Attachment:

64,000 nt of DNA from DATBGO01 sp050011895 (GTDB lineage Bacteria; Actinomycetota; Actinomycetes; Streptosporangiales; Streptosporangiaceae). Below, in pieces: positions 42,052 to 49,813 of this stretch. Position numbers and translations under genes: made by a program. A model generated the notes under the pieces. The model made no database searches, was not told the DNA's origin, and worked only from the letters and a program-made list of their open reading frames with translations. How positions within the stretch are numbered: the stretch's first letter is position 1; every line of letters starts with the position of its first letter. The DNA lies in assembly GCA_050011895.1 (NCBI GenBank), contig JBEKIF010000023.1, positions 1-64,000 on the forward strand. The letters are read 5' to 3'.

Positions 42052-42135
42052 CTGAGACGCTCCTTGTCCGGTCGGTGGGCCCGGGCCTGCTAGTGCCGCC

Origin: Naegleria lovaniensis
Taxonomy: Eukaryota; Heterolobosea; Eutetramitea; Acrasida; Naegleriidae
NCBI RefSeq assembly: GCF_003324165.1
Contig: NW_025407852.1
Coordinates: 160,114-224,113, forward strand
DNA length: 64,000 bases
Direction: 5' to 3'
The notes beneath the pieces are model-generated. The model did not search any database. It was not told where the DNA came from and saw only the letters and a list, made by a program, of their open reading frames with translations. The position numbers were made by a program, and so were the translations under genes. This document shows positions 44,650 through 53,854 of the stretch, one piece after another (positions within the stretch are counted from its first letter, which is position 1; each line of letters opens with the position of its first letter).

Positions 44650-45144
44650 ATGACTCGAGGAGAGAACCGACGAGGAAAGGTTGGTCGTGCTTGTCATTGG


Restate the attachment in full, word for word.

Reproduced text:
64,000 nt of DNA from DATBGO01 sp050011895 (GTDB lineage Bacteria; Actinomycetota; Actinomycetes; Streptosporangiales; Streptosporangiaceae). Below, in pieces: positions 42,052 to 49,813 of this stretch. Position numbers and translations under genes: made by a program. A model generated the notes under the pieces. The model made no database searches, was not told the DNA's origin, and worked only from the letters and a program-made list of their open reading frames with translations. How positions within the stretch are numbered: the stretch's first letter is position 1; every line of letters starts with the position of its first letter. The DNA lies in assembly GCA_050011895.1 (NCBI GenBank), contig JBEKIF010000023.1, positions 1-64,000 on the forward strand. The letters are read 5' to 3'.

Positions 42052-42135
42052 CTGAGACGCTCCTTGTCCGGTCGGTGGGCCCGGGCCTGCTAGTGCCGCC

Origin: Naegleria lovaniensis
Taxonomy: Eukaryota; Heterolobosea; Eutetramitea; Acrasida; Naegleriidae
NCBI RefSeq assembly: GCF_003324165.1
Contig: NW_025407852.1
Coordinates: 160,114-224,113, forward strand
DNA length: 64,000 bases
Direction: 5' to 3'
The notes beneath the pieces are model-generated. The model did not search any database. It was not told where the DNA came from and saw only the letters and a list, made by a program, of their open reading frames with translations. The position numbers were made by a program, and so were the translations under genes. This document shows positions 44,650 through 53,854 of the stretch, one piece after another (positions within the stretch are counted from its first letter, which is position 1; each line of letters opens with the position of its first letter).

Positions 44650-45144
44650 ATGACTCGAGGAGAGAACCGACGAGGAAAGGTTGGTCGTGCTTGTCATTGG